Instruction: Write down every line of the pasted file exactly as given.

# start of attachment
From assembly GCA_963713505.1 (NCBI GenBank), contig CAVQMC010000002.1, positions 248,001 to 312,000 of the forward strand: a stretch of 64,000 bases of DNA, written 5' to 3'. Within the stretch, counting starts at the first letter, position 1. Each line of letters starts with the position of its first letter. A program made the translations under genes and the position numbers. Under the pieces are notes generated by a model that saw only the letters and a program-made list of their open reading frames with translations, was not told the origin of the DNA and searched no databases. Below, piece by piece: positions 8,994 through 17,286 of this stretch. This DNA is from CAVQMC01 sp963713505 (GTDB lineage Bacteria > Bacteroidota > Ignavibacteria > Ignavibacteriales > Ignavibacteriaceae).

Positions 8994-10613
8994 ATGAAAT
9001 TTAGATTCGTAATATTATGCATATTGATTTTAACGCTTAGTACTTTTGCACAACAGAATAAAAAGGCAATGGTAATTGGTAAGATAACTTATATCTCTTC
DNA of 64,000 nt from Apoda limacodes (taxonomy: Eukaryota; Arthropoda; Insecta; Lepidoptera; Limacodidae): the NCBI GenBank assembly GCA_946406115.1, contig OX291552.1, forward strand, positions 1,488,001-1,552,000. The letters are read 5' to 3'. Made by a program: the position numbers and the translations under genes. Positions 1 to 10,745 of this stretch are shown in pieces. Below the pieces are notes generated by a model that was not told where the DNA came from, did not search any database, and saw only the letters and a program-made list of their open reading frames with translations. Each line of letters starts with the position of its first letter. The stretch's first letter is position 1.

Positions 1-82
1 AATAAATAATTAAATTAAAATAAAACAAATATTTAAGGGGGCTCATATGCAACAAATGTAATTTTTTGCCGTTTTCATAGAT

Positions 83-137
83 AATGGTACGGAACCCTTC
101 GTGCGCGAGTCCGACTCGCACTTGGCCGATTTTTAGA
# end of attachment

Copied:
From assembly GCA_963713505.1 (NCBI GenBank), contig CAVQMC010000002.1, positions 248,001 to 312,000 of the forward strand: a stretch of 64,000 bases of DNA, written 5' to 3'. Within the stretch, counting starts at the first letter, position 1. Each line of letters starts with the position of its first letter. A program made the translations under genes and the position numbers. Under the pieces are notes generated by a model that saw only the letters and a program-made list of their open reading frames with translations, was not told the origin of the DNA and searched no databases. Below, piece by piece: positions 8,994 through 17,286 of this stretch. This DNA is from CAVQMC01 sp963713505 (GTDB lineage Bacteria > Bacteroidota > Ignavibacteria > Ignavibacteriales > Ignavibacteriaceae).

Positions 8994-10613
8994 ATGAAAT
9001 TTAGATTCGTAATATTATGCATATTGATTTTAACGCTTAGTACTTTTGCACAACAGAATAAAAAGGCAATGGTAATTGGTAAGATAACTTATATCTCTTC
DNA of 64,000 nt from Apoda limacodes (taxonomy: Eukaryota; Arthropoda; Insecta; Lepidoptera; Limacodidae): the NCBI GenBank assembly GCA_946406115.1, contig OX291552.1, forward strand, positions 1,488,001-1,552,000. The letters are read 5' to 3'. Made by a program: the position numbers and the translations under genes. Positions 1 to 10,745 of this stretch are shown in pieces. Below the pieces are notes generated by a model that was not told where the DNA came from, did not search any database, and saw only the letters and a program-made list of their open reading frames with translations. Each line of letters starts with the position of its first letter. The stretch's first letter is position 1.

Positions 1-82
1 AATAAATAATTAAATTAAAATAAAACAAATATTTAAGGGGGCTCATATGCAACAAATGTAATTTTTTGCCGTTTTCATAGAT

Positions 83-137
83 AATGGTACGGAACCCTTC
101 GTGCGCGAGTCCGACTCGCACTTGGCCGATTTTTAGA